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Transportation

  • July 20, 2018

    Truckers Fight Calif.'s New Independent Contractor Standard

    A nonprofit trade association representing some 6,000 trucking operators has filed suit in California federal court asking a judge to find that federal law supersedes a recent landmark state Supreme Court ruling redefining employees versus contractors that some observers say could devastate the industry.

  • July 20, 2018

    Texas Court Limits Info Toyota Must Disclose In Seats Suit

    A Texas appeals court on Thursday ordered a trial court to dial back its overbroad discovery order against Toyota in a suit launched by the parents of two children who were injured by front seats in a Lexus that collapsed backward in a rear-end collision.

  • July 20, 2018

    Split DC Circ. Reverses Ruling On Amtrak Regulatory Powers

    A split D.C. Circuit panel reversed a lower court’s ruling that a federal statute governing Amtrak’s regulatory authority over its competitors was unconstitutional, saying that by severing an arbitration clause in the statute, Amtrak’s regulatory proposals could be overruled by a federal transportation agency.

  • July 20, 2018

    9th Circ. Says Ore. County Can’t Collect $2.3M Defect Award

    An Oregon county can’t sue a subcontractor’s insurers to help pay for a damaged bridge, the Ninth Circuit affirmed Friday, finding that the insurance arrangement spelled out in the subcontractor’s work agreement is strictly verboten under Beaver State law.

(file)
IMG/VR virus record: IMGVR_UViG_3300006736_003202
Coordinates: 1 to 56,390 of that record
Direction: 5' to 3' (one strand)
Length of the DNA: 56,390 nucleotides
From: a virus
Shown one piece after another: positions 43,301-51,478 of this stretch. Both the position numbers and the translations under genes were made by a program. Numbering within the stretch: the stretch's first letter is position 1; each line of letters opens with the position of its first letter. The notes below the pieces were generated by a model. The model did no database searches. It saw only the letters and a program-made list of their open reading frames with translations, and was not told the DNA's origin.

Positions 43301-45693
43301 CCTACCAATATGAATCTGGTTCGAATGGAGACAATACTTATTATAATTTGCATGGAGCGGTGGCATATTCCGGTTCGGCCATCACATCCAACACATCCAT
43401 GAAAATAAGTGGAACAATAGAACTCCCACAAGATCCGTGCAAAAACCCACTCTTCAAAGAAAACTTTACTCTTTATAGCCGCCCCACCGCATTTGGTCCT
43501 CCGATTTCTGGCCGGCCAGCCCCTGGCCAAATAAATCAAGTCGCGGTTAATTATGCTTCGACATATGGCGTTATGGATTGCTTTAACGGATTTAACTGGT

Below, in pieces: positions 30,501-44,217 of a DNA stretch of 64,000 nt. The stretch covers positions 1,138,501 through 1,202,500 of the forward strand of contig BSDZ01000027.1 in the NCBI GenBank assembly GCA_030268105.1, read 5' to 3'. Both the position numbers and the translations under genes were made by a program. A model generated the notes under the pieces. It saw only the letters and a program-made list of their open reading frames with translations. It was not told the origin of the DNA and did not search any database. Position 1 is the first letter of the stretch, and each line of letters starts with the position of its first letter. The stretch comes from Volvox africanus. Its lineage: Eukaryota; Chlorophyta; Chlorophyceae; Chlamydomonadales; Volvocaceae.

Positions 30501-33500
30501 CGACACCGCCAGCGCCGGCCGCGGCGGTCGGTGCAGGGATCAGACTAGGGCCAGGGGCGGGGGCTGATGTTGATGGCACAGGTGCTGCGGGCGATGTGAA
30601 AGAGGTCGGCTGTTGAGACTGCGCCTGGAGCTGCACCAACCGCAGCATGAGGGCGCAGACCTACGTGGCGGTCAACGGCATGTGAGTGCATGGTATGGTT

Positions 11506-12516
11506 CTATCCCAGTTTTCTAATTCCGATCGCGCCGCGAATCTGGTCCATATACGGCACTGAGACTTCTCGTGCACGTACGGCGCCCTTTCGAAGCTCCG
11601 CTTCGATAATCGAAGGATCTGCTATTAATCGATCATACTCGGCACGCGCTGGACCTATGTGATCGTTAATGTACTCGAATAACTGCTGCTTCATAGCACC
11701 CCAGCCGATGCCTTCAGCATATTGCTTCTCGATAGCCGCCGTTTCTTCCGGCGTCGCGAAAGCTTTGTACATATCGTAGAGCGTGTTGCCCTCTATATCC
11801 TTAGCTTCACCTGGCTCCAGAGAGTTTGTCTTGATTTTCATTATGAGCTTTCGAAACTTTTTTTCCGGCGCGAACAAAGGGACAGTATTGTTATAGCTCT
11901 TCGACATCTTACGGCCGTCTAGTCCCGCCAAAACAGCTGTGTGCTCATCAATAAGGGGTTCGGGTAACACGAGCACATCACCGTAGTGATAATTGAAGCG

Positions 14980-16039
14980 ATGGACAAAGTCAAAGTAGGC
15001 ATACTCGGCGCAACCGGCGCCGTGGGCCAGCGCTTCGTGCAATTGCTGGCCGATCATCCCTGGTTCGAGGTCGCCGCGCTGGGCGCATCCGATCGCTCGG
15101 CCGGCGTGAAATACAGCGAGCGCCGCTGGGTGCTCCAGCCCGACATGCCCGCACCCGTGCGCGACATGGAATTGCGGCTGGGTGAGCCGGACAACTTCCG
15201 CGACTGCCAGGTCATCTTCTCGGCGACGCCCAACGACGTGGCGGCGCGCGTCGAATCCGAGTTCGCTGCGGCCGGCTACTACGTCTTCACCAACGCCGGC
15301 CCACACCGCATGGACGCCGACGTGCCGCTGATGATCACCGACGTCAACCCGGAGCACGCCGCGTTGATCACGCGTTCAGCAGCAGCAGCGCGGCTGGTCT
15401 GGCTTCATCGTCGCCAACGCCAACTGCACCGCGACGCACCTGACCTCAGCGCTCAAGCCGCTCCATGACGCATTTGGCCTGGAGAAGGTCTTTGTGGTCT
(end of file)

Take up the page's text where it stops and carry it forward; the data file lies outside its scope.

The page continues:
• July 20, 2018

    Republican ESA Reform Proposals Face Uphill Battle

    Republicans in Congress and the Trump administration in recent weeks have turned their attention to weakening the Endangered Species Act, but experts say legislation amending the 45-year-old law has a low likelihood of success, and environmentalists are almost certain to challenge new agency rules in court.

  • July 20, 2018

    UK Litigation Roundup: Here's What You Missed In London

    The last week has seen a slew of consumer goods distributors and insurers sue shipper MSC Mediterranean, a Nigerian bank take on one of the country's politicians and businessmen and U.S. tech company Ivanti lodge a claim against the venture capital firm it bought a digital workplace startup from.

  • July 20, 2018

    Atty DQ'ed Over Presuit Talks In Allstate Insurance Fight

    A Montana federal judge ruled Thursday that the attorney for a woman in a car insurance dispute with Allstate could not serve as trial counsel due to his presuit communications with the insurance company, finding the attorney may have to testify over information he provided about his client’s demands.

  • July 20, 2018

    NHTSA Probes Alleged Stalling, Overheating Of Ford Escapes

    Documents posted to the National Highway Traffic Safety Administration’s website on Friday state that the agency has opened an investigation into complaints that some 2013 model Ford Escapes are overheating and suddenly losing power at highway speeds.